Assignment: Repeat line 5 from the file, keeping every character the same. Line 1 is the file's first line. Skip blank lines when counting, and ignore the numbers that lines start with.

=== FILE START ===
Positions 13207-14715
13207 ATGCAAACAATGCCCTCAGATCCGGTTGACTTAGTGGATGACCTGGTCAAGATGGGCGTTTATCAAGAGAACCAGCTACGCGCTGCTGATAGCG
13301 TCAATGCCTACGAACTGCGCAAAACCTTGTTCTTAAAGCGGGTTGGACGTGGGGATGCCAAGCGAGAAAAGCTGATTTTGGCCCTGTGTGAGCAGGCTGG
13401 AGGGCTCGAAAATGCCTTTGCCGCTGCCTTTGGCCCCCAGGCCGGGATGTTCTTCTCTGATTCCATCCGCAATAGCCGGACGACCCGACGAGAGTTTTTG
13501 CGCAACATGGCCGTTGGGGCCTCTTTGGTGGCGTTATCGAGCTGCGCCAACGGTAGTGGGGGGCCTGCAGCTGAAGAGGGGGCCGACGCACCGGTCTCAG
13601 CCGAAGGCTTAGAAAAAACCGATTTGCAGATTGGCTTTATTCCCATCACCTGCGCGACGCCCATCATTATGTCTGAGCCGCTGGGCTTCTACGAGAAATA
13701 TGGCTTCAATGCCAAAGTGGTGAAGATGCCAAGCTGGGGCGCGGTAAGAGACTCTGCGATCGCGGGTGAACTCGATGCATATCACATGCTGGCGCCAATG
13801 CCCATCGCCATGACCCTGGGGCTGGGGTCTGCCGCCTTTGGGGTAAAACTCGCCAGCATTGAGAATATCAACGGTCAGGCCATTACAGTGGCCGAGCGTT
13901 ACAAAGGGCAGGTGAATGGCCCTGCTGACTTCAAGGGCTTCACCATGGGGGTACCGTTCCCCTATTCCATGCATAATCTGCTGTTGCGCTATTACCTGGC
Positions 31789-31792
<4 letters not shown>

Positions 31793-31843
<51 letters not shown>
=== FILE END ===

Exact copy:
13501 CGCAACATGGCCGTTGGGGCCTCTTTGGTGGCGTTATCGAGCTGCGCCAACGGTAGTGGGGGGCCTGCAGCTGAAGAGGGGGCCGACGCACCGGTCTCAG